Choosing the Perfect Cat!

So you have a few questions about what to look for when getting a cat right? Well here is our light-weight yet informative break-down of what you need to be aware when selecting a cat. Studies show that people who have pets are generally more happy as well as live a healthier life style. We hope you are ready for a new adventure with a new furry feline! Anyways let’s get to the important details of why you are here, choosing a cat!

How do I pick the right cat?

Some common factors when choosing a cat are typically age, size, breed, personality, and appearance. These are all individual preferences and decisions you need to be aware of when you are looking for a cat.

The Breed

Most importantly, you need to ensure you get the right breed. As this will most likely determine the size, personality, and obviously the appearance of your feline friend. For example if you want small house cat, a Persian breed might be perfect for you. If you prefer one of the more larger breeds you might be more interested in a Norwegian forest cat or Main Coon. This is the perfect time for you to review some of the links at the top of our pages, specifically the cat breed sizes!

Kitten or Adult?

Everyone loves a little kitten, but do you know how much work they are? As well as destructive at times… We just want you to be ready for what you are getting yourself into, not all kittens cause trouble but if left untrained they can be a little nightmare! So lets say you do choose a kitten, it will need to be litter-box trained, and carefully watched to undue any unwanted habits.

The other choice is the adult cat. They are already litter-trained and are past always energetic life style. Sure they will still play but they’ve slowed down a bit now. They are for the most part very adaptable and quick to learn of their new environment.

Short-haired cat or long-haired cat?

First, all cats need to be brushed, it doesn’t matter if it is a short-haired or long-haired cat breed. Though long-haired cat breeds need to be brushed more, and cleaning occurs much more frequently. If you don’t have enough time to consistently brush your cat a short-haired breed might be better for you.

Where can I find these cats?

Here at Cat Breeds Information we recommend you to visit an animal shelter first as there really is too many cats waiting for a new home! Regardless though, here are the sources of where you can find cats to buy.


If you are looking for a pure-breed look no further, including much sought after exotic cats like the Bengal or Serengeti. Getting a cat from a breeder will always be expensive compared to the alternatives. Also breeders typically prefer to match you to one of their cats rather than you selecting the one you want and being done with it.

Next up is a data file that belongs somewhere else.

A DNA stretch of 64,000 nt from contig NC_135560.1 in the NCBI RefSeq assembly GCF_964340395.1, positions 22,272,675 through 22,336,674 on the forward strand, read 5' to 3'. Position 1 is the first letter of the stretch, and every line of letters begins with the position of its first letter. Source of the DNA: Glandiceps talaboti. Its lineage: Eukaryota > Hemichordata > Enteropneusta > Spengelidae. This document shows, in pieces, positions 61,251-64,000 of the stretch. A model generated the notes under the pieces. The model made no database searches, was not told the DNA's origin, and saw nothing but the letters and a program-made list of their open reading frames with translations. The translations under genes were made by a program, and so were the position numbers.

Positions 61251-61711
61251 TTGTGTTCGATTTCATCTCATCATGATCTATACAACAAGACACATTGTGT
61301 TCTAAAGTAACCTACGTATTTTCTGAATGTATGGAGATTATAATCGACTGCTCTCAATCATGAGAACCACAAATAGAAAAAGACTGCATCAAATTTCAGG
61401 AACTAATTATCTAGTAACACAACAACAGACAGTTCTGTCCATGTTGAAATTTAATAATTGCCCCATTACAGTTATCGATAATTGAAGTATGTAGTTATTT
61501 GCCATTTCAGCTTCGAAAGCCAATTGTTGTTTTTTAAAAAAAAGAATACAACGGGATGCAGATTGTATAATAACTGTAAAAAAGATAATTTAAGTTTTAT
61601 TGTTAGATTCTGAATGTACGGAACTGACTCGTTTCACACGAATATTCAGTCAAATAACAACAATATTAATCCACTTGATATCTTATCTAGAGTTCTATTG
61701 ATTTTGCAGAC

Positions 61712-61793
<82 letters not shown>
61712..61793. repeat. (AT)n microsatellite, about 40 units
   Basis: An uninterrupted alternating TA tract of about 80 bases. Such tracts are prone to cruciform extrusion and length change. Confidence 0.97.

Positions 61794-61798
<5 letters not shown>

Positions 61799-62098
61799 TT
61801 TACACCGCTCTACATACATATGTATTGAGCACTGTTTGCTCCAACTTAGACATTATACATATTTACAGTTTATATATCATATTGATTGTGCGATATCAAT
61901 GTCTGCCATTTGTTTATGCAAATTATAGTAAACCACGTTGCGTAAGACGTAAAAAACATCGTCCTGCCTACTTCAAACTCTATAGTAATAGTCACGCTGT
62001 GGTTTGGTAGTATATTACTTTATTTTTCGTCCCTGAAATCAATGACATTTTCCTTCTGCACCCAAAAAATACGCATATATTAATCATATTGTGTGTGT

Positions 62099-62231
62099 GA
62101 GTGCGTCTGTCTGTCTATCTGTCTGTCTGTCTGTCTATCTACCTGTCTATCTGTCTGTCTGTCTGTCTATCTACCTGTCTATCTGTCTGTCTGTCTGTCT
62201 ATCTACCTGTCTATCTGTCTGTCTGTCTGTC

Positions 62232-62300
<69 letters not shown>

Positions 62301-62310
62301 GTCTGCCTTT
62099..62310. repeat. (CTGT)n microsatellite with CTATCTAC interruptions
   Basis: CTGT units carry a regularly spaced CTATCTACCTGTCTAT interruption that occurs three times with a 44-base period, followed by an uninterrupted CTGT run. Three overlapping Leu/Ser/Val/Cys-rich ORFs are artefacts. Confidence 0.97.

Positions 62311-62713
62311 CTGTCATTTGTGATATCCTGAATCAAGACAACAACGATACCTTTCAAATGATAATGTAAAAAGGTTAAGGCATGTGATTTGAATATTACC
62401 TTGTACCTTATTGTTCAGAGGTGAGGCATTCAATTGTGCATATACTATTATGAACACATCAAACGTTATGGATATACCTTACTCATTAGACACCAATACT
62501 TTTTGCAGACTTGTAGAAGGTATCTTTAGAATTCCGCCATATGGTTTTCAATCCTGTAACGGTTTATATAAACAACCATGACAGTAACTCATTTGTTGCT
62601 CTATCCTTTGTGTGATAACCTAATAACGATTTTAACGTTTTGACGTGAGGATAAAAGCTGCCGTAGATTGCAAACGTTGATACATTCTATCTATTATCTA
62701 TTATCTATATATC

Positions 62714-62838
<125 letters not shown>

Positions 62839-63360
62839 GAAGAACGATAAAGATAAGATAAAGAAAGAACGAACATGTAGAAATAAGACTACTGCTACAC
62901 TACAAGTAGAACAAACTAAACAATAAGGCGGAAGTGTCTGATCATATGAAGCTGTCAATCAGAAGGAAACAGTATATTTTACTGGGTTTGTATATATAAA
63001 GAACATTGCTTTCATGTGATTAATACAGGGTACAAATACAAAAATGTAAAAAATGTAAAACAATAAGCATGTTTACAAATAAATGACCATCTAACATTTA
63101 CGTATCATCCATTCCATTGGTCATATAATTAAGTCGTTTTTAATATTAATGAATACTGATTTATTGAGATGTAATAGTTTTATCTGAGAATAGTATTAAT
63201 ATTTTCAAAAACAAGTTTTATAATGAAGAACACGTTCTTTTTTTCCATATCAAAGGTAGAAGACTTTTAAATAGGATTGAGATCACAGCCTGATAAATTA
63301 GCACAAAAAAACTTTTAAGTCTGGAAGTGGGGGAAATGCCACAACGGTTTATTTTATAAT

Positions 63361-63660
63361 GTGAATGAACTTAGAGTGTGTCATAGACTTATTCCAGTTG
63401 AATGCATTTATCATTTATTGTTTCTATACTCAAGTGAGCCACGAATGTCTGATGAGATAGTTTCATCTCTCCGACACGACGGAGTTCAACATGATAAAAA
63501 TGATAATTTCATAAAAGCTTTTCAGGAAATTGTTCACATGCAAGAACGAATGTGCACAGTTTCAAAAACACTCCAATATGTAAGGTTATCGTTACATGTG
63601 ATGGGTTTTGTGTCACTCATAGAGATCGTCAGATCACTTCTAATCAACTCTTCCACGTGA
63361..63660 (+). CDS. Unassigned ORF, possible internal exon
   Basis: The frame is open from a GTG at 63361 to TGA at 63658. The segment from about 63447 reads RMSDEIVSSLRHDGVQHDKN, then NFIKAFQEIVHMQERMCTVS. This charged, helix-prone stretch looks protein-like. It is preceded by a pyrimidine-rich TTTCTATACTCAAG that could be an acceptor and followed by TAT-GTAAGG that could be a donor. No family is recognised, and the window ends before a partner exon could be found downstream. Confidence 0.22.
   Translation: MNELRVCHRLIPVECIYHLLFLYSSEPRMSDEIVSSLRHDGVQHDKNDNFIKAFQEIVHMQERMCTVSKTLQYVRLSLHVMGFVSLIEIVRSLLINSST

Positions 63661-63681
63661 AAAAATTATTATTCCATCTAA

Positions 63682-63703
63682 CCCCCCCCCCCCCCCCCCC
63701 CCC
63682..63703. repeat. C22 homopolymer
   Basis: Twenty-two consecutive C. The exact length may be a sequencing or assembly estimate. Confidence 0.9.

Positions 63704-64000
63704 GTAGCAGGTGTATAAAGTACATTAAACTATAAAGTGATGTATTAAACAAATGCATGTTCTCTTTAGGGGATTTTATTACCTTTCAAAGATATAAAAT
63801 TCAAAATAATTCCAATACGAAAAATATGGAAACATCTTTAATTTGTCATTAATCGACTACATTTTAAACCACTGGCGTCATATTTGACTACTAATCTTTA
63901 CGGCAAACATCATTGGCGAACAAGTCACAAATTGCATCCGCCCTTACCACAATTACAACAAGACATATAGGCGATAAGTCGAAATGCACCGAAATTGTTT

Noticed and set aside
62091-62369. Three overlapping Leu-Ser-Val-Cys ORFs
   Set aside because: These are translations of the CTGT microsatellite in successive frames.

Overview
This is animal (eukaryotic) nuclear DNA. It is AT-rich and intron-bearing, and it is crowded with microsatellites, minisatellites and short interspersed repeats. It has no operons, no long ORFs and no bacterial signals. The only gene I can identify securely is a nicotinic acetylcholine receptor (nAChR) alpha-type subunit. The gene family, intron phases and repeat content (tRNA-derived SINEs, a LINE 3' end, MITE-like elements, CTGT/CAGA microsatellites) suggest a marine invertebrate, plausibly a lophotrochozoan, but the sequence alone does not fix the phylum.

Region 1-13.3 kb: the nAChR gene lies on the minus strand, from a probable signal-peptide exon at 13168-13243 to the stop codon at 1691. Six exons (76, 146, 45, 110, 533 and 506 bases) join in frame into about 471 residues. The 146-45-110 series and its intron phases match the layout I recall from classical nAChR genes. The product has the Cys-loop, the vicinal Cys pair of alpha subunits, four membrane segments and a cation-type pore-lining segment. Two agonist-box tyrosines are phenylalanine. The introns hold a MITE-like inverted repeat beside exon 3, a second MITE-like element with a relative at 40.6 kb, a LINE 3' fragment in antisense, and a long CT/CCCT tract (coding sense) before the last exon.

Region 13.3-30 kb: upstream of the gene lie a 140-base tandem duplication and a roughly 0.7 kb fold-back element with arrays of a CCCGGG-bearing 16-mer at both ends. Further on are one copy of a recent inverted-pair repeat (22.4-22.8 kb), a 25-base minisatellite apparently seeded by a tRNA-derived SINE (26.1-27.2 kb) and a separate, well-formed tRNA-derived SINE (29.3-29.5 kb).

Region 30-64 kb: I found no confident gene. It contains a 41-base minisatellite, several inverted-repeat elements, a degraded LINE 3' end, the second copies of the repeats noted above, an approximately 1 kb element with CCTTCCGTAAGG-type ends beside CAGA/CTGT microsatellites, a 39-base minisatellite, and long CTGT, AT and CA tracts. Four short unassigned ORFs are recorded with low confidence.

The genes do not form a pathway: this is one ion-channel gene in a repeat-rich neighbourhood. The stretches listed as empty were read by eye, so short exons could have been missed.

Animal Shelters

Typically ran by your city, government or private means. Animal shelters are typically always full of cats. One of the great parts of an animal shelter is you see a cat you love, you can most likely leave the same day with it! Not to mention the costs are considerably lower than a breeder.

Rescue Organizations

Rescue organizations are another great way to find a cat. For the most part they don’t have facilities like an animal shelter where you can walk right in and see them. They live at boarding facilities until they hold adoption events. These events are typically held at parks, or parking lots for local community.

Getting ready with your new cat

Hopefully we didn’t lose you anywhere! So now we are at the point of bringing your new friend home, so what exactly do you need and or be aware of? Below you can find our handy check list of what we personally go through when bringing a new cat into our homes.

  • Ensure you have everyone at home and at hand before bringing your cat home.
  • Make sure you have a cat carrier as having her unsecured while driving is not safe.
  • When first bringing your cat into the house we recommend you let her out in a safe, small, secure area. This could be a bathroom or closest.
  • Make sure you have both water and food close to its carrier once it comes out.
  • Find a good veterinarian as soon as possible.
  • Give your new friend some time to adjust, alone if needed.